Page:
counter variable. If we could sort those into two separate
groups, we could evaluate the sum of constants, and simplify
the repeated additions of the counter variable. Which is the
bit which I don't know how to do in general fashion.
But here's the non-general hack, using RULES:
I 'reassoc' reassociates the '+' applications from a tree to
a simple linear list
II 'collectN' perform the grouping into counter variable and
constants (by dead reckoning rather than proper analysis:-(
'collect1' and 'collect2' collect the counter variables,
'collect3' collects the constants
III phase control (rather unintuitive, imho) is used to keep
the 'reassoc' and 'collectN' rules from interfering with each
other, rule order is used to limit the applicability of 'collect3'
to expressions which do not match 'collect2''s left-hand side
(I think?)
II is where I'd like to be able to distinguish variables, constants,
and complex expressions in the left-hand sides of RULES, and
I and III are where I'd like control over the rewrite strategy, as
in strategy combinators.
The resulting core, for the same position as before ('ww1_s193'
is the counter variable, 'ww2_s197' is the accumulator):
$wloopW_s19k
(GHC.Prim.+# ww1_s193 8)
(GHC.Prim.+# (GHC.Prim.*# 8 ww1_s193) (GHC.Prim.+# 28 ww2_s197))
Nice. But I'd like to get there without cheating, with generally
applicable RULES. How?
Claus
=================================================
PS. Some numbers for general entertainment (times are best of 5,
GHC is ghc-6.11.20090118, GCC is 3.4.2 (mingw-special)):
------------------------------------------------------------------
$ ghc --make -O2 -fasm Main.hs -ddump-simpl -fno-enable-rewrite-rules >loop.simpl
[3 of 3] Compiling Main ( Main.hs, Main.o )
Linking Main.exe ...
$ time ./Main.exe
-243309312
real 0m1.080s
user 0m0.015s
sys 0m0.031s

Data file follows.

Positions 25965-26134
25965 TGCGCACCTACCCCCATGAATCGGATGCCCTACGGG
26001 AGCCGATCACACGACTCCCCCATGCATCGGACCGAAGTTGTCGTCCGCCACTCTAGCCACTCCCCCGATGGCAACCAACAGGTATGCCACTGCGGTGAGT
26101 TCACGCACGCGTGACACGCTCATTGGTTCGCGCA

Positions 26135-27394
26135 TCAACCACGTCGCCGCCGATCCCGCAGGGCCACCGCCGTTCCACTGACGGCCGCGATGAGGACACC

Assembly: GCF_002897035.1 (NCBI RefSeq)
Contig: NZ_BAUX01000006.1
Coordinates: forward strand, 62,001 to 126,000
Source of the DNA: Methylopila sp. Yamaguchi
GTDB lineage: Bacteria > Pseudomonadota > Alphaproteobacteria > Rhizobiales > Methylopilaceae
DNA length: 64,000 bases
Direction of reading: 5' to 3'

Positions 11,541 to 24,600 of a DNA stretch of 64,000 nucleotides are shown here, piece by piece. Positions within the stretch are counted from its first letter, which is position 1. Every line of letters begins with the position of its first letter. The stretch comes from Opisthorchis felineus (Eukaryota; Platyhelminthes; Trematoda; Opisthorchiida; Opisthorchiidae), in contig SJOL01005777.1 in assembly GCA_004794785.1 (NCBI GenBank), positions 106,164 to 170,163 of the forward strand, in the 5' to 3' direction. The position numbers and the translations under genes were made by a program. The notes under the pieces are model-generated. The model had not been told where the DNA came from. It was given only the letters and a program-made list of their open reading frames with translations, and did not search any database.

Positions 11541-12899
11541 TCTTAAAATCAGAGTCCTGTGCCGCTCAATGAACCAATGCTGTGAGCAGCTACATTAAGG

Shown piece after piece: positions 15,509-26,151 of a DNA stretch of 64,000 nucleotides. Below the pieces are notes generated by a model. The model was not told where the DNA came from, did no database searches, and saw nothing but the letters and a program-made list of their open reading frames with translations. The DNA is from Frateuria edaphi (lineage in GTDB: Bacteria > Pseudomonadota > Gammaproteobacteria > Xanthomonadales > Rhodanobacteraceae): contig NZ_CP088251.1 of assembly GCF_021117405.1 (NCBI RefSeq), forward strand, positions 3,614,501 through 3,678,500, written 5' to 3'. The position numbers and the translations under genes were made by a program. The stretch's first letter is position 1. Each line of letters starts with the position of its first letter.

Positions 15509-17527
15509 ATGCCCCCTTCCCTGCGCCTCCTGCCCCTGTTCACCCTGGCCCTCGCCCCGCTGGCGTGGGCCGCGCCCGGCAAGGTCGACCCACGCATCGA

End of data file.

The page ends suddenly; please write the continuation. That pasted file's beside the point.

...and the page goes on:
------------------------------------------------------------------
$ ghc --make -O2 -fasm Main.hs -ddump-simpl >loop.simpl
[3 of 3] Compiling Main ( Main.hs, Main.o )
Linking Main.exe ...
$ time ./Main.exe
-243309312
real 0m0.569s
user 0m0.015s
sys 0m0.031s
------------------------------------------------------------------
$ ghc --make -O2 -fvia-C Main.hs -ddump-simpl -fno-enable-rewrite-rules >loop.simpl
[3 of 3] Compiling Main ( Main.hs, Main.o )
Linking Main.exe ...
$ time ./Main.exe
-243309312
real 0m0.641s
user 0m0.031s
sys 0m0.015s
------------------------------------------------------------------
Oh, and that '-fvia-C' does seem to pass '-O2' to GCC, but that does
not imply '-funroll-loops':
The compiler does not perform loop unrolling or function inlining
when you specify -O2.
If we repeat the experiment with the unrolling branch in 'loopW'
commented out, we don't seem to get unrolling from GCC either
(is this a case of GHC-generated code not being palatable to GCC,
or am I doing something wrong?), but -fasm is still slower than -fvia-C:
------------------------------------------------------------------
$ ghc --make -O2 -fvia-C Main.hs -ddump-simpl >loop.simpl
[1 of 3] Compiling Apply ( Apply.hs, Apply.o )
[2 of 3] Compiling Loop ( Loop.hs, Loop.o )
[3 of 3] Compiling Main ( Main.hs, Main.o )
Linking Main.exe ...
$ time ./Main.exe
-243309312
real 0m3.437s
user 0m0.015s
sys 0m0.015s
------------------------------------------------------------------
$ ghc --make -O2 -fvia-C -optc -funroll-loops Main.hs -ddump-simpl >loop.simpl
[1 of 3] Compiling Apply ( Apply.hs, Apply.o )
[2 of 3] Compiling Loop ( Loop.hs, Loop.o )
[3 of 3] Compiling Main ( Main.hs, Main.o )
Linking Main.exe ...
$ time ./Main.exe
-243309312
real 0m3.428s
user 0m0.015s
sys 0m0.015s
------------------------------------------------------------------
$ ghc --make -O2 -fasm Main.hs -ddump-simpl >loop.simpl
[1 of 3] Compiling Apply ( Apply.hs, Apply.o )
[2 of 3] Compiling Loop ( Loop.hs, Loop.o )
[3 of 3] Compiling Main ( Main.hs, Main.o )
Linking Main.exe ...
$ time ./Main.exe
-243309312
real 0m4.065s
user 0m0.015s
sys 0m0.015s
------------------------------------------------------------------
So, unrolling gives the main benefit (4.1 -> 1.1), but arithmetic
optimizations are still profitable (1.1 -> 0.6). The latter are somewhat
application-specific (if the loop operated on a Map, other RULES
would apply), but would seem useful (if they could be made to work)
independent of loop unrolling. And -fvia-C still tends to be faster than
-fasm.